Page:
I’m always fascinated by stories from French history where someone rises from a remote city or tiny village in the deepest heart of the country to international fame. We’ve seen several such stories in earlier post on this blog: Blaise Pascal doing his famous experiments at the top of the Puy-de-Dome, the nobles of the House of Bourbon rising out of Montlucon to create a royal dynasty that still exists in Europe today, or the Marquis de Lafayette leaving his rustic home in the Auvergne to play a major role in the American Revolution.
But it’s almost as interesting to find someone born in the big cities who abandons the bright lights to seek calm in the wild mountains and dense forests of central France. Our visit to Gargilesse-Dampiere (before the pandemic began*) led to us to just such a story…
*I know that not everyone can go to France right now. And with Covid-19 infections spiking again this winter, even people already in France may not be able to travel freely. This post, then, is for anyone already in France looking for someplace “off the beaten path” for a “local” vacation – and for anyone else who holds out hope for travel like this when the world returns to a more normal situation. As always, though, it’s best to check before you go to be sure places mentioned here are open and welcoming visitors.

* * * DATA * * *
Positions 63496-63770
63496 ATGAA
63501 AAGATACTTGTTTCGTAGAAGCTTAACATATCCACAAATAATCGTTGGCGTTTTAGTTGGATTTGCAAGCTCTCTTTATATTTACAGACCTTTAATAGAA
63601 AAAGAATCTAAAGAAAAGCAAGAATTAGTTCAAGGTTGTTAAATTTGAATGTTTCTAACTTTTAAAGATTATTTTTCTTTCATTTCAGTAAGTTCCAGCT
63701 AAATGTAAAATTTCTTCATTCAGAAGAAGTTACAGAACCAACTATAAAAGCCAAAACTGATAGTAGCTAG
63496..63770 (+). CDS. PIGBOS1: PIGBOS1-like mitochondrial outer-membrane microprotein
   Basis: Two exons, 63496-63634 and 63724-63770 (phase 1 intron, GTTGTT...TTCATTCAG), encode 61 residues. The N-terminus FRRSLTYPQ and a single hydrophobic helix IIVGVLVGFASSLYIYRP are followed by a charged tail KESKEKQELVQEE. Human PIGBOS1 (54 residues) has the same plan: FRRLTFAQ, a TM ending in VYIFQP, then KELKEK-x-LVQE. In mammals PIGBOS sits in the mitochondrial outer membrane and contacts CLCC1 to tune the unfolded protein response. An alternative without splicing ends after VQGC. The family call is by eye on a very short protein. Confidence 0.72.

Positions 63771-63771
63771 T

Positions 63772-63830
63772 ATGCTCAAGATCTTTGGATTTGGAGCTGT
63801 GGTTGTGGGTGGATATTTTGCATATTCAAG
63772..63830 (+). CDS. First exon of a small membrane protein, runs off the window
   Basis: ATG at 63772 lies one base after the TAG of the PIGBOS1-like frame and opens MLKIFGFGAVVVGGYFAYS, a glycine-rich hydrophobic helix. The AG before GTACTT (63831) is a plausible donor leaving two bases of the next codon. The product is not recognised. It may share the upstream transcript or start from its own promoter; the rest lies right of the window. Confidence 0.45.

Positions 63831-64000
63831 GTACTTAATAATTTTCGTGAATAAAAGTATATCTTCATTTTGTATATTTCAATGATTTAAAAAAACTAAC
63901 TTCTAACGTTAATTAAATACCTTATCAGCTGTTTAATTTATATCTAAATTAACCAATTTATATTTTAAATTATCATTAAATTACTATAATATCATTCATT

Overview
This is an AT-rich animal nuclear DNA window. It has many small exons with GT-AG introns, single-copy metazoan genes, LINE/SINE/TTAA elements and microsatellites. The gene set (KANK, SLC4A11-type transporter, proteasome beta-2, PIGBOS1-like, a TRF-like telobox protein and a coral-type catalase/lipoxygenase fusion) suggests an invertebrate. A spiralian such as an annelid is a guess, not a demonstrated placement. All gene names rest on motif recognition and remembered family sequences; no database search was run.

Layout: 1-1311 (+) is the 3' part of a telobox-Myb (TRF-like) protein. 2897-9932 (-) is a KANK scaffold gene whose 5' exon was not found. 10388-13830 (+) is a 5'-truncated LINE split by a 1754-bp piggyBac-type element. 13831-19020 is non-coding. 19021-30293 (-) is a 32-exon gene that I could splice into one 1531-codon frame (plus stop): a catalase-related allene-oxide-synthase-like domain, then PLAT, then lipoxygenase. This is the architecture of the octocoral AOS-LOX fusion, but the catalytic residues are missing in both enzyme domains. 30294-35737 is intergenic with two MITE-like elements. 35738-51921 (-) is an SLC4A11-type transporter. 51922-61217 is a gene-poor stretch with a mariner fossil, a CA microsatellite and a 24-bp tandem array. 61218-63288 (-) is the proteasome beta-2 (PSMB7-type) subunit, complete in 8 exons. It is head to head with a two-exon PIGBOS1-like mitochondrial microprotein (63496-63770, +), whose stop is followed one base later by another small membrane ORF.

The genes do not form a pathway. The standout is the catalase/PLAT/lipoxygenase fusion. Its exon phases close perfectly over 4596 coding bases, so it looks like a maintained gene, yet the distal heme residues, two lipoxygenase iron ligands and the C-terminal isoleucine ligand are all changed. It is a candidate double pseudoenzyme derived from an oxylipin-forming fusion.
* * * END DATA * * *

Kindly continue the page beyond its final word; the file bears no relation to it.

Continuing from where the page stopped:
Gargilesse-Dampiere : One of France’s “Most Beautiful Villages”
The little town is on the official list of “plus beaux villages de France” – and, as is the case with several others, you have to make some effort to get there. The entrance to the town is a one-lane bridge, an hour and 10 minutes north of the great porcelain artists of Limoges. I had read somewhere that Gargilesse-Dampierre has historically been “one of the main stops on the famous Chemin de Compostelle (“The Way of St. John”), although with around 300 inhabitants and few commercial shops there’s not much to support a long-term stay here. (There are a few gites with rooms to rent, and some art galleries that signal the town’s appeal to tourists, but not much else.)
It is a lovely setting, though. Surrounded by an impressive canopy of trees and tucked into a bend of the Gargilesse River, the town is layered against the side of a hill. It’s actually the union of two neighboring villages, joined administratively in 1823. (For simplicity’s sake, I’ll call it just “Gargilesse” here, but the hyphenated name was made official in 1947.) To become a “most beautiful village”, a town must have (among other qualities) at least two significant historical buildings. For a place this small, Gargilesse surprisingly has three:
One of these, the little Church of Saint-Laurent-et-Notre-Dame in the center of town, is for me the most spectacular reason to visit Gargilesse. Built sometime in the late 1100s C.E., the église was originally integrated into the castle of the ruling family, the de Naillacs. That castle was destroyed by a royal army in 1650, leaving only this building which now serves as the parish church.
But it’s unlike any other church this size I’ve ever seen in two ways: its walls are decorated with vivid fresco paintings of scenes from the Bible, and the church displays a statue of the Madonna and Child brought back here from Constantinople during the Crusades.